by Salome Tsikarishvili
The Korean war was a conflict between the two parties, these being the Democratic People’s Republic of Korea aka the North, and the Republic of Korea aka the South. Around 2.5 million people lost their lives to the conflict. It eventually turned into a sort of proxy war between the Soviet Union (USSR) and the United States, into a clash of opposing ideologies.
The fighting finally ended in July 1953. The end result was Korea still being divided into two hostile parts and a front line has since been accepted as the de facto border separating the two states. Now the question is how do we get to that ending and for that we have to look back to history.
Years between 1945 and 50
We start our countdown in the 40s. The collapse of the Japanese empire can be named as the immediate cause of the war. Japan had amassed a large empire in the early 20th century due to its special ambitions. Unlike its Chinese territories however which had spent significantly less time under the Japanese rule Korea had found itself within the empire since 1910.
Because of that fact, there was no native government waiting to take control. This is important because of the time most of the new would-be leaders of Korea spent in exile in different countries they had become segmented.
They were divided into two camps. One was the Marxist revolutionaries who fought alongside the Chinese forces and the other was also a revolutionary group but this one was less keen on Marx and keener on the traditional capitalist economic model. To boil it down on one side we had communists and on the other, we had capitalistic nationalists.
This is a very big simplification but it illustrates the struggle well as the two parties had very different ideas about in which direction New Korea should have gone in.
In black and white: Kim II-sung & in color: Syngman Rhee
On the red side, one of the more powerful leaders was Kim Il-sung while on the other side we had Syngman Rhee. These are important names.
Things would be complicated either way but to make it even harder in the future the United States and the Soviet Union agreed to temporarily divide the country along the 38th parallel to help in sending the remaining Japanese forces back to their country, the number of these forces was around 700,000.
The Americans did see this as only a temporary deal but then the Soviets started a reign of terror in the north and made the division political by driving away thousands of refugees south. The divide worsened and the two sides could no longer hope to agree on how the new unified Korea was supposed to be created.
Both sides continued to build up their forces. In the South, the U.S military continued to be a growing force to be a sort of barrier to the spread of communism from the north while in the North Kim Il-sung was strengthening his control over the communist forces.
In early 1948 the creation of an independent South Korea became a UN policy and this was heavily objected by the communists in the south. By autumn partisan war gate engulfed every province below the 38th parallel. It turned into a limited border war between the two states.
The uprisings in the South failed and the Republic of Korea or ROK was formed in August of 1948. And Syngman Rhee was the new president, remember one of the important names from earlier. But the partisan uprisings left their mark. Because of them, a number of soldiers had been lost and small atrocities had become a way of life along the border. This also delayed the training for the South Korean army.
In early 1949 Kim Il-sung pressed his case with Soviet leader Joseph Stalin that the time had come for a conventional invasion of the South. Though he initially refused after gathering enough forces and strengthening his army Kim did get approval the second time around.
On June 25 the North Korean troops snuck across the border and advanced to enter Seoul on the 28th. Though they took the city they didn’t accomplish their goals of quick surrender instead the remaining forces formed defensive lines and started to wait for reinforcements and help from US forces.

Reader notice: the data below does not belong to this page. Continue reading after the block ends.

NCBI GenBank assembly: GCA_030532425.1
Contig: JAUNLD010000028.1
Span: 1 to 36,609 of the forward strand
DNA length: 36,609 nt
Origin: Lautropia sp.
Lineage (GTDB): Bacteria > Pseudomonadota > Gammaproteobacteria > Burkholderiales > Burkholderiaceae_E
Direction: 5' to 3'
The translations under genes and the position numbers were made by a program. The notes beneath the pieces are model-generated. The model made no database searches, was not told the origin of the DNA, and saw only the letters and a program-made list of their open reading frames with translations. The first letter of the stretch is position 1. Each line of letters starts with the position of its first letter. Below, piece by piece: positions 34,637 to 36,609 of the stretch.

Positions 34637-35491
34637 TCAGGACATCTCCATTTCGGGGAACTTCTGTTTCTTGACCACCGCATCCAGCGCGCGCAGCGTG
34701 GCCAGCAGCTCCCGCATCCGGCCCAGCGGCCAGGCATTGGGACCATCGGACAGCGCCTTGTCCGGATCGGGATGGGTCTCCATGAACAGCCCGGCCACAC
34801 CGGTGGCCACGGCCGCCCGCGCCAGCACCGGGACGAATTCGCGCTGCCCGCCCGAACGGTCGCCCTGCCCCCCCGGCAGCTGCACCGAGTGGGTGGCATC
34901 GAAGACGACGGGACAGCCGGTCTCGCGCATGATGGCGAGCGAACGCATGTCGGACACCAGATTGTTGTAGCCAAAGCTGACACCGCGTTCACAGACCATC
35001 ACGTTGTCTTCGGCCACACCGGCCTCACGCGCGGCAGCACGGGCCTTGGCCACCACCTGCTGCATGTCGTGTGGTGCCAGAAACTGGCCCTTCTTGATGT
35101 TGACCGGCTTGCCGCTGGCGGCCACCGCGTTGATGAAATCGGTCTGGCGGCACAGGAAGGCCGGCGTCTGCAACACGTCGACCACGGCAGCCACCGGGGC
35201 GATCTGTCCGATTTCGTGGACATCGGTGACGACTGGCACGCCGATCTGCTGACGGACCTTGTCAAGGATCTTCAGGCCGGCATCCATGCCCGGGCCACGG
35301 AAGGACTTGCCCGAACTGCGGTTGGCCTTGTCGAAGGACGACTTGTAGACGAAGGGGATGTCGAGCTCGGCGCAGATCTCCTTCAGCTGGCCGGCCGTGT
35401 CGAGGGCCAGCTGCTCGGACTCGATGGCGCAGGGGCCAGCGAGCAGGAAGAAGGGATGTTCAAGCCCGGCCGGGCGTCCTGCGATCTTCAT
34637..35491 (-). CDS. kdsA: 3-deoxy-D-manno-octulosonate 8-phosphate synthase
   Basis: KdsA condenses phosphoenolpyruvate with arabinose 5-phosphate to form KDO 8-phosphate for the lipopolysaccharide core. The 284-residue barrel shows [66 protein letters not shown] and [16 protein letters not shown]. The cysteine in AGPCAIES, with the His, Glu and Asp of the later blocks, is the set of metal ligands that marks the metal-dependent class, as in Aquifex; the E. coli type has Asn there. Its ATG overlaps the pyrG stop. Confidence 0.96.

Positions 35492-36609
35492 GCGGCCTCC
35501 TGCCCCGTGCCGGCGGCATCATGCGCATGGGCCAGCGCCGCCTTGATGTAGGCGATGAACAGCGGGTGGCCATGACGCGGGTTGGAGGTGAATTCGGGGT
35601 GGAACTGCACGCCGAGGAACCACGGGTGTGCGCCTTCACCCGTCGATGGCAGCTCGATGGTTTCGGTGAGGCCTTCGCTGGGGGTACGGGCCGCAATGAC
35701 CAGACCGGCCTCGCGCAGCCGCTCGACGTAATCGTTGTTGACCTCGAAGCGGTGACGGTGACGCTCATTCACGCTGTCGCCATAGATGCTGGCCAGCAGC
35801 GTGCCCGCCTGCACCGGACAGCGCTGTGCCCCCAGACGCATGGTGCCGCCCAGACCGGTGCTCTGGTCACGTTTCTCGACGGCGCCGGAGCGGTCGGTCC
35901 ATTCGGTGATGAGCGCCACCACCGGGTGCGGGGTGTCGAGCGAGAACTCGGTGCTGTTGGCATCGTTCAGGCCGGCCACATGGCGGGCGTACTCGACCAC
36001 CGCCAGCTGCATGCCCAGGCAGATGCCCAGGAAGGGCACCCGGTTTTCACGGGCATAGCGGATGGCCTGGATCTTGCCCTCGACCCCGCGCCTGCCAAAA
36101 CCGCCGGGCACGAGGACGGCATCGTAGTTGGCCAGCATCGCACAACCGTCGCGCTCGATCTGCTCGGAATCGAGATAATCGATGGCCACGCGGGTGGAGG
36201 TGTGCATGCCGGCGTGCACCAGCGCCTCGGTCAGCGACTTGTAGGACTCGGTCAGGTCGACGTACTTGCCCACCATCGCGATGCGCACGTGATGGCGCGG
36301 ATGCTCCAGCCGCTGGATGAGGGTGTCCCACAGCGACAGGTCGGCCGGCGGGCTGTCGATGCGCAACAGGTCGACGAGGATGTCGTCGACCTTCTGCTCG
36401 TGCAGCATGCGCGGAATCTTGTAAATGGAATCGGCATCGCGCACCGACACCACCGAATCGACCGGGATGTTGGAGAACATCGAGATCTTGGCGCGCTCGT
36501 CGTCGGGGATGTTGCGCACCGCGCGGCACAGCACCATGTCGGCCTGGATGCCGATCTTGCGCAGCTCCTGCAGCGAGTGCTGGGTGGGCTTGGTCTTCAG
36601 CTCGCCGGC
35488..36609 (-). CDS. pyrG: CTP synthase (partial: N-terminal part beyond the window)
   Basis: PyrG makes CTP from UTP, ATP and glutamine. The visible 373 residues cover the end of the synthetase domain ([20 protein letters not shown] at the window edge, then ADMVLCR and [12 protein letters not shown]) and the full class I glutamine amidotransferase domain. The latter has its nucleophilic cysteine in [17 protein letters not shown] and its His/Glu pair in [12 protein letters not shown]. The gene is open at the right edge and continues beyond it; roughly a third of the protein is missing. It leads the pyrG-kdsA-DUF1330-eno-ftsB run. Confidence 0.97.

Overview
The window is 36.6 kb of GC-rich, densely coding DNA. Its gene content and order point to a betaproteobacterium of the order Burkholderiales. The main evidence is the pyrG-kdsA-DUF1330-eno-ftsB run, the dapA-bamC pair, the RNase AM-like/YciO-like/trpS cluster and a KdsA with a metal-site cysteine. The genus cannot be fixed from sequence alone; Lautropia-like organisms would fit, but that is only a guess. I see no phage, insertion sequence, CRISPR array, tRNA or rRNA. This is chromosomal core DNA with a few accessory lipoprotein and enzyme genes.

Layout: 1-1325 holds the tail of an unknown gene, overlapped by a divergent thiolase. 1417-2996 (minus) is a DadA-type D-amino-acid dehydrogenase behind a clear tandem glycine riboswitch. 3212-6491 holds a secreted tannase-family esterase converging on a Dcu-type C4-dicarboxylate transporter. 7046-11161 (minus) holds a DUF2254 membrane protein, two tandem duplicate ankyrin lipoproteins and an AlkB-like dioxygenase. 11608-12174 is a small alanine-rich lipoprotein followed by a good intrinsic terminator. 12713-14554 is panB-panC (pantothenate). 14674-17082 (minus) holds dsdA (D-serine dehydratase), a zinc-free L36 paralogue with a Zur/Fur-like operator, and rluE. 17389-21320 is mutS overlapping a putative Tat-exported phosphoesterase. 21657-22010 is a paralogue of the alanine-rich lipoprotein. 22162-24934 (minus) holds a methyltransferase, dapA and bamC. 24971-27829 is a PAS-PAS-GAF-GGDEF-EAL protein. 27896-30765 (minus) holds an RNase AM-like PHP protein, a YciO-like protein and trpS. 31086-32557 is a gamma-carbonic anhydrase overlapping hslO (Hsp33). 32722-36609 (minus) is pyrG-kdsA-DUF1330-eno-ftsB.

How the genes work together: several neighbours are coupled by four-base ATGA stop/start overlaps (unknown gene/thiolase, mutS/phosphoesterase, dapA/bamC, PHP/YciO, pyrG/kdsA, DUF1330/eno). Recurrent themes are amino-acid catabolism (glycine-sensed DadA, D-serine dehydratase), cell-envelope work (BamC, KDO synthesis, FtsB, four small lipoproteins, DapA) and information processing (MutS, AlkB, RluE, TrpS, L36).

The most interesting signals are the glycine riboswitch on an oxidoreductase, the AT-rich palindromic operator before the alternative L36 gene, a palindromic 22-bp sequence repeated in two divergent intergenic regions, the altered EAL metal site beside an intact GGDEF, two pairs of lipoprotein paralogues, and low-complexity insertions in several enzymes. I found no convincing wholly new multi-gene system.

President Harry Truman
Initially, Truman ordered MacArthur to transfer munitions and to protect the evacuating US citizens but then he started to use some political power to protect the South.
General Doughlas McArthur
He approached the UN and through his efforts UNcalled for the invasion to halt on the 25th and then the member states were tasked to provide military assistance to the state.
Initially, the US troops weren’t very successful with the Southern forces. They were weakened by limited numbers, bad weapons, and uncertain leadership many fled and died and on top of that there were also unfortunate attacks on Korean civilians.
For example, there was one instance where they fired on hundreds of refugees at a railroad near the hamlet of Nogun-ri. It wasn’t till august that they started to actually slow down the North Koreans.
The Pusan perimeter was born and there the South’s position was strengthened. From the port, they had a steady stream of supplies and they were able to regroup well around that area. Soon they were in a good position to go on the offensive and MacArthur took advantage of the opportunity and did exactly that.
In September they launched an ambitious offensive and by the end of the month, they had recaptured Seoul as well as the whole of South Korea. They had even managed to push back the enemy entirely off of the 38th parallel. The general wanted to go beyond that and despite Truman being worried about the potential Chinese response, he okayed the advance.
Eventually, the Southern forces took Pyongyang and came to the border with China, and at that point, China sent their own troops to assist the North to protect their own borders.
From here we go back to the 38th parallel again. Chinese and North Korean combined forces ended up not only pushing the South Korean troops out of the North but also ended up re-taking Seoul again. At this point, Truman and MacArthur started to disagree.
The general wanted to drop some nukes on China and Truman going back on his earlier policies of containment and remembering what a nuclear bomb could do wasn’t really keen on that idea. He thus didn’t let the general go through with his idea. In June more troops arrived and the border was pushed to the parallel yet again.
After this, a stalemate set in. Both sides had given up on uniting through force and the movement on the ground wasn’t as fluid as in the first year of the war but nonetheless the tensions and the stakes were high.